Mean it -- don't simply seek short-term source of funding or new program.

Most schools already have processes for developing stakeholder relationships with parents, taxpayers, etc. However, they need to improve their relationships by getting input on what the business community really needs from the educational system. Business needs to tell educators what they need instead of educators telling business what educational programs are needed. Schools teach a lot of theory with very little application that translate to business operations.

Must be two way partnership with commitment all the way from the top down to the people who will implement. Cannot be an appointee who does not believe in this nor can it be a teacher who doesn’t have the authority to implement.

Open and maintain a regular and ongoing dialogue with the school's major influencers, i.e. corporate community, local government, local colleges and universities, local community organizations.

Openness to work with external parties - focused on the school's and partner's shared goals.

Partnerships do not develop overnight; individuals have relationships -- organizations do not. Demonstrate long term commitment; not another "flash in the pan."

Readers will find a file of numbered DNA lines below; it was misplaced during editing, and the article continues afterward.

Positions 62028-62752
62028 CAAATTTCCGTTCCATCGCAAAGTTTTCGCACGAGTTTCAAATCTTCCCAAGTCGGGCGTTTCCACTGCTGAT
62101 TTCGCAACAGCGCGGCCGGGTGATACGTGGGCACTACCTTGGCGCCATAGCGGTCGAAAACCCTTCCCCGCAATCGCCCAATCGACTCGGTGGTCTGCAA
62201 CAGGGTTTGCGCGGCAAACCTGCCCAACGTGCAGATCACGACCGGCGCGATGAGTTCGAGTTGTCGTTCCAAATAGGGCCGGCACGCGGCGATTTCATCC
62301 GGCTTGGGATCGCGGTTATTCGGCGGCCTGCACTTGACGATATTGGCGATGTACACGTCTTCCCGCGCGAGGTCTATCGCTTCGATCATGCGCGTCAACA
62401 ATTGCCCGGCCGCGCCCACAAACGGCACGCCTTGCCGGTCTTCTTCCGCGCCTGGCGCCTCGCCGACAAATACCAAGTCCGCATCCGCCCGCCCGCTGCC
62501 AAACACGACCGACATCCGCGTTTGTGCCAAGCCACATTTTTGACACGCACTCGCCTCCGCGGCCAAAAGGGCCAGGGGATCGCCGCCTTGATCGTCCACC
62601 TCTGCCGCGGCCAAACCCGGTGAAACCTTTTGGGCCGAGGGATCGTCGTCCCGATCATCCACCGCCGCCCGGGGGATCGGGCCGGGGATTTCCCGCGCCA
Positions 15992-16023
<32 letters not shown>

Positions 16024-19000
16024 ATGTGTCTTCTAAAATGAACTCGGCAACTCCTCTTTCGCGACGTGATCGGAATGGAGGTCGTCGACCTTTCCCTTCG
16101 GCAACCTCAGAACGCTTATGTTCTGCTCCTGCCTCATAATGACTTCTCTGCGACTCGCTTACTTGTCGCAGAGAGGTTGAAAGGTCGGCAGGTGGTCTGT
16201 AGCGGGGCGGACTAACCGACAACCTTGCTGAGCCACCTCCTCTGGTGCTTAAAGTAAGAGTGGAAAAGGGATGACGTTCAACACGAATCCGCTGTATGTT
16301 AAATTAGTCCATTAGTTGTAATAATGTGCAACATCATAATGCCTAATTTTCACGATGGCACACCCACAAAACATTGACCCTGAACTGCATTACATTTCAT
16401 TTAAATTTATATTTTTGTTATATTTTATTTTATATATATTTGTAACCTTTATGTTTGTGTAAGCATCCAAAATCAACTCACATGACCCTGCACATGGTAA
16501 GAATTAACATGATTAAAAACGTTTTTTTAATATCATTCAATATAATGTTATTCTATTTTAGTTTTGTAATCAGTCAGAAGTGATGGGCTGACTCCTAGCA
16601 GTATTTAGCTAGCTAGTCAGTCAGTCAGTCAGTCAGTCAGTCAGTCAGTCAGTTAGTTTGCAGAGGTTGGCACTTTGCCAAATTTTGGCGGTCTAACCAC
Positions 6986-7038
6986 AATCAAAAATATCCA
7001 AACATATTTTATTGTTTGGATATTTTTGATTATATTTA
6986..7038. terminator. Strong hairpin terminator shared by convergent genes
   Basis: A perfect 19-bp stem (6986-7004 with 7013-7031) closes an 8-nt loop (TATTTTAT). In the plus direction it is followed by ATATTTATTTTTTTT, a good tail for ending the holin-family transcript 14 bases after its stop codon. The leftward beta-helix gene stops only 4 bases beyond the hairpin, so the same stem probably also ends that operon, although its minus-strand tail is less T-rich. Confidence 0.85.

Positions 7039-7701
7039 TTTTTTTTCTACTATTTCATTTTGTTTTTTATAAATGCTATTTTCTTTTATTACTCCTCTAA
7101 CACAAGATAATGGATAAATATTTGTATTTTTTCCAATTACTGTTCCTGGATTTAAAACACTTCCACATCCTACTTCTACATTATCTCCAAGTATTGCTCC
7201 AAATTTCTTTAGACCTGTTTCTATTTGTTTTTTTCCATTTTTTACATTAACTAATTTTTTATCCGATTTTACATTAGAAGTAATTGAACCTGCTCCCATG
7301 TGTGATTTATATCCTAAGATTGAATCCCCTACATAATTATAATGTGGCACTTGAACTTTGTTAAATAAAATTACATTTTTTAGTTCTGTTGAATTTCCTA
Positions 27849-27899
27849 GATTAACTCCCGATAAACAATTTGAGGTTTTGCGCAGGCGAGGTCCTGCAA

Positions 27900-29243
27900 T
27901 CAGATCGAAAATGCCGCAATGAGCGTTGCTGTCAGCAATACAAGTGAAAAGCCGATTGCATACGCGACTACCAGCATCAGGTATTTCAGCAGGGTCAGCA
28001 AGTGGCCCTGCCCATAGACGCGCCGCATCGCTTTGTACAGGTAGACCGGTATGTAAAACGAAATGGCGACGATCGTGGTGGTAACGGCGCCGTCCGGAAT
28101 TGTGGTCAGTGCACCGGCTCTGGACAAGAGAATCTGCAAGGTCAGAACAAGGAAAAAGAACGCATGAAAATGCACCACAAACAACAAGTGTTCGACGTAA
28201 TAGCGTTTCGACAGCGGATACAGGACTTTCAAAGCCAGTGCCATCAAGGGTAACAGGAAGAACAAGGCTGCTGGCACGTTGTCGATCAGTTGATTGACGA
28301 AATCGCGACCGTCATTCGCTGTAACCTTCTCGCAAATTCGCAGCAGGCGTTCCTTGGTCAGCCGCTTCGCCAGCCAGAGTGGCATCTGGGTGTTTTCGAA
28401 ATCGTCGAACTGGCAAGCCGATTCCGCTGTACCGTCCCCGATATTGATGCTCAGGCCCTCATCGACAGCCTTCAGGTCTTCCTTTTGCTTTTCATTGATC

Realize (admit) that we have problems in math/science education and that it takes the efforts of all key stakeholders to improve the situation.

Recognize their value and that there needs to be on-going dialog and contact.

Schools are often a one way street -- what can the school get out of the relationship -- never what can they give. I realize everybody is coming at them but they have a role in the community they need to play--sadly, often they do not play it!

Seek relationships that contribute to your identified priorities.

Share the great things that are going on in the school, capitalizing on the strengths, while looking at ways to improve.

Take a business approach to the relationship where all stakeholders receive some level of benefit/gain from the "transaction."

To come to the table as a two way street, not just with hands out, but with ears open.

To not only be looking for money and to follow - through on their end of the partnership.

Trust is important. Deliver on every promise you make. Think long term. Don't get sidetracked by short-term fixes and knee-jerk responses to the emergency du jour.

Understand it is a partnership - not a vendor relationship. Respect the partnership.
Understand that there is more to having their students be successful than mastering the three r's. They need to stress soft skills.

You have concerns. Tell us what they are. Most problems can be worked around. Help us keep the focus on what is best for students. Tell us when we get in the way - instruction comes first! Hold well-organized and effective (short) meetings (presuming that business partners are used to this). It's okay to share credit for success.



To see the answers to other open-ended survey questions, you can go to: